Here is a favourite paragraph that I feel explains what Power Pages are in relation to Power Apps portals:

 

Power Pages is a superset of Power Apps portals. Current customers of Power Apps portals don't need to upgrade or migrate their running portals. Customers and partners who are building solutions on top of Power Apps portals shouldn't stop or cancel their projects.

 

 

What Nick has been working on lately!What Nick has been working on lately!

 

What was your dream job as a child and how did you get into tech?

When I was small, I wanted to be a fireman and as I got a little bit older, I wanted to be an astronaut and here I am, neither. When I was a teenager, I liked to take things apart to see how they worked. When I was 15, I got a Commodore 64, my first computer. I was always interested in computers before that, but from there I was able to start writing my own programs in Basic and learned a little bit of Assembler.

 

I thought that this is what I want to do, I want to work with technology like this! I was not sure if I wanted to go more on the hardware or software side. One of the projects I did in high school was connecting my Commodore 64 to an electric train set. I was able to program the train to go around the tracks, count how many times, stop after a certain number of minutes and those kind of things.

 

Commodore 64 - a part of a journey!Commodore 64 - a part of a journey!

 

I grew up on a farm. When I was 18 my dad asked me if I wanted to take over the farm. Half a second later I said nope. Farming is an amazing lifestyle and career, but it was not for me. I ended up going to college, Electronics Engineering Technology program. It was half hardware, half software. We built a computer from scratch and part of the education was programming software. It was tough, out of 130 who started the program, about 20 graduated at the end.

 

When I graduated, I knew I was leaning more towards the software side. I got into a position where I was originally support for a database application managing material safety data sheets, specifically for the veterinary industry. I rewrote the software, and we did updates to it. We sent it out on floppy disks at that time and later, compact discs. It was DOS based, written in an application called Paradox, which is a desktop database application with a built in programming language.

 

From there I moved on to various positions, one of them systems administrator for a bigger company. They had implemented Great Plains and Great Plains was eventually bought by Microsoft. I started to work with a Great Plains consulting firm. My job was installing the system and performing data migrations from legacy systems.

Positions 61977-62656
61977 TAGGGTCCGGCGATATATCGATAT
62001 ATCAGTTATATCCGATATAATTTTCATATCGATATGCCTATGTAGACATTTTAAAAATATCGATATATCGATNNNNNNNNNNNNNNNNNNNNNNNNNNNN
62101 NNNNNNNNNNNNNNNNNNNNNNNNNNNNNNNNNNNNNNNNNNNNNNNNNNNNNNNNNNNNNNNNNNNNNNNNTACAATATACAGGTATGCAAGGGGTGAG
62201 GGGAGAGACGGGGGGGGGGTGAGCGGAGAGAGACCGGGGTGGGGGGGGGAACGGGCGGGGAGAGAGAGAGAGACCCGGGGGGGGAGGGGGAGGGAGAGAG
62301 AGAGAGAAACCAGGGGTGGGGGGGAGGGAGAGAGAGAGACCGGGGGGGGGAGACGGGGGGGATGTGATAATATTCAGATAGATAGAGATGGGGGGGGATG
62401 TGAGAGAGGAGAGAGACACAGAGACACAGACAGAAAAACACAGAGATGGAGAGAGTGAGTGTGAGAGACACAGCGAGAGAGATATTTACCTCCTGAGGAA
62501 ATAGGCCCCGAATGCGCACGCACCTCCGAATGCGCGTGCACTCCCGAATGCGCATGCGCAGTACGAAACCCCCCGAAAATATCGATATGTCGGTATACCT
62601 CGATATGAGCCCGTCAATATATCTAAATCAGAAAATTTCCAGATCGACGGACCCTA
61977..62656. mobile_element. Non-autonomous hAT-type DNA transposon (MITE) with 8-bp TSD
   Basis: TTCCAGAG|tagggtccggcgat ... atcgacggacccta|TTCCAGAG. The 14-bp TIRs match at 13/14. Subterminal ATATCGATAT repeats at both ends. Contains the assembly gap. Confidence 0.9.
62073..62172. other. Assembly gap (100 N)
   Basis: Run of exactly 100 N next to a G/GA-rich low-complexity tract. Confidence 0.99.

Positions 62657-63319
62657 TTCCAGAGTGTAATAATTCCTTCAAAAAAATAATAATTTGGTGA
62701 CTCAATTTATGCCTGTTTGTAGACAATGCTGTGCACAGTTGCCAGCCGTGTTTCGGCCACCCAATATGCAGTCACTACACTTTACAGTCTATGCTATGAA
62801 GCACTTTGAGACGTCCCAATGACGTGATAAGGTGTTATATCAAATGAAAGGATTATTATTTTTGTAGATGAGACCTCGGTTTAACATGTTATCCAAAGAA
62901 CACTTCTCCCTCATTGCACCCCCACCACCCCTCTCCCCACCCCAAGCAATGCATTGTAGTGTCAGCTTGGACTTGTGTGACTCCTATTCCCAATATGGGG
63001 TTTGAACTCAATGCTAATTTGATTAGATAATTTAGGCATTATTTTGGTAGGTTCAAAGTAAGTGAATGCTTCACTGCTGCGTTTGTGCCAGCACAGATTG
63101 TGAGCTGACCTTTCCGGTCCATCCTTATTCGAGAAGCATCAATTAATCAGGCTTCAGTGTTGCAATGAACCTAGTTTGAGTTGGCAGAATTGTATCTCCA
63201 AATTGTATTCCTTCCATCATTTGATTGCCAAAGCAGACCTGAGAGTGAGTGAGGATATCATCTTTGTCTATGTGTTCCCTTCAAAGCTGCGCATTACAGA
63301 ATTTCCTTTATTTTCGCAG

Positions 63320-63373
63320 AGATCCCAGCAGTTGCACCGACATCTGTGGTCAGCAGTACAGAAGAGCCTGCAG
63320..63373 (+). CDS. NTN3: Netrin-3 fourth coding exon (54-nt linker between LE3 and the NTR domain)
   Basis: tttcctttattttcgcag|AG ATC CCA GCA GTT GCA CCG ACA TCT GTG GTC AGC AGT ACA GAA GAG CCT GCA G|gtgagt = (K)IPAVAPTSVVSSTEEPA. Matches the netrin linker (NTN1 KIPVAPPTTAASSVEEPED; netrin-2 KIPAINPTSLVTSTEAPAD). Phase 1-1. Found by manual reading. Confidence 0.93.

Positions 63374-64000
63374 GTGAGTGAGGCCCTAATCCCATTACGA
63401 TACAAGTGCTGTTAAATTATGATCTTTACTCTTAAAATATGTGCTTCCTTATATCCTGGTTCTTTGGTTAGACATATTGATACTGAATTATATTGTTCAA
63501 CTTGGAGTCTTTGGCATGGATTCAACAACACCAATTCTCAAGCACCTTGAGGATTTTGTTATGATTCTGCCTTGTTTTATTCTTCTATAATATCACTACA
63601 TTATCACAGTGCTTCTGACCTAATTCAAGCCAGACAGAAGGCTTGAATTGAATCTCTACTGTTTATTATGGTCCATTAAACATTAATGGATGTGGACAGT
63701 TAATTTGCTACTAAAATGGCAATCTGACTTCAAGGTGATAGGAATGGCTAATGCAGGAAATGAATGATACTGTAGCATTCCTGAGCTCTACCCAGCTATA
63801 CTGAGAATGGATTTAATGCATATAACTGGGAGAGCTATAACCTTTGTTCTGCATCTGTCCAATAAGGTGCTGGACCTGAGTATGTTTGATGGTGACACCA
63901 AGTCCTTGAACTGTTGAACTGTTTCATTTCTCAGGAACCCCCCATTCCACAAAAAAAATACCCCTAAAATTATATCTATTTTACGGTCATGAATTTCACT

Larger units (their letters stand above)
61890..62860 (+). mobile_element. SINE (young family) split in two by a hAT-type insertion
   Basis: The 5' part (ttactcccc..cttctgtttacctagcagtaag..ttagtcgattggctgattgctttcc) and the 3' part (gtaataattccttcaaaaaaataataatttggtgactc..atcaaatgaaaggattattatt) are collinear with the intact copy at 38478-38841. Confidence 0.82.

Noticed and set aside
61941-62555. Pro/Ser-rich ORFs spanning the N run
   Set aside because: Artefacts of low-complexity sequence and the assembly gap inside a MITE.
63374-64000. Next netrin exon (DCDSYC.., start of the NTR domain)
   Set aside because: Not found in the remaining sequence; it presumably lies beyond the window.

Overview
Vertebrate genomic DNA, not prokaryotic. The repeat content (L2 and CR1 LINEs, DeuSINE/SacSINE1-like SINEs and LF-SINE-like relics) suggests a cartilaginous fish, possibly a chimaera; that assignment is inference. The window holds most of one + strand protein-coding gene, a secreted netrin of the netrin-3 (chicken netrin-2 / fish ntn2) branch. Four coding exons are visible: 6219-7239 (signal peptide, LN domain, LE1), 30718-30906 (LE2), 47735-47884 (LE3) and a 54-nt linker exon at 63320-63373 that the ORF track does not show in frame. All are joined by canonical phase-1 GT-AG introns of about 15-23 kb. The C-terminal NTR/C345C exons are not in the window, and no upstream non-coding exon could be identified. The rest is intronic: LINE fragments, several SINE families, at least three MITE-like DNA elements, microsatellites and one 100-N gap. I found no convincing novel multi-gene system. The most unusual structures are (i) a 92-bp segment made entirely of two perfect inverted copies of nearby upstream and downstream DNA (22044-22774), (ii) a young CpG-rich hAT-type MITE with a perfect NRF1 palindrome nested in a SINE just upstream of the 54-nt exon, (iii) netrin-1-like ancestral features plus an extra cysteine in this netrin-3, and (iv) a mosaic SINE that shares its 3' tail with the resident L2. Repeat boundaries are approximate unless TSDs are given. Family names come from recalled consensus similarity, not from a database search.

A friend of mine one day dropped these CDs on my desk, Microsoft Business Solutions CRM version 1

 

I still have those CDs and I got into that and that was my journey into Power Platform!

 

Without the CDs, would there have been blogging and speaking engagements...? Here's Nick at the Scottish Summit!Without the CDs, would there have been blogging and speaking engagements...? Here's Nick at the Scottish Summit!

 

Nick still regularly speaks at Power Platform related eventsNick still regularly speaks at Power Platform related events

 

Tell us more about those CDs...

I spun up some virtual machines and started playing with it. This looks very cool I thought, it’s all written in .NET, does all this neat stuff, and we tried to implement it at a couple of places. It was great, just missing 70 % of the features people wanted. So of course, we had to dive in and customize all of that and there was just so much code which today is only 2 button clicks.

 

This is a bit of trivia, which could show up in a pub quiz. The reporting engine for CRM version 1 was Crystal Reports. The difference between version 1 and 1.2 was Crystal Reports version 8 vs. 9 and maybe a couple of other small cosmetic features. I think version 3 was when they started to use the SQL Server Reporting Services. With CRM 3 you could create your own entities and that kind of thing. It became the version where you could really start building those xRM applications!

 

What motivates you every day?

It depends on what I am working on. I’m always keen to learn new things. A friend of mine has a saying.

 

Life never stops teaching, so we never stop learning

 

If I can learn something new and produce something at the end of the day, such as publish a new topic or create a new tutorial, that is very motivation for me. I am very result oriented.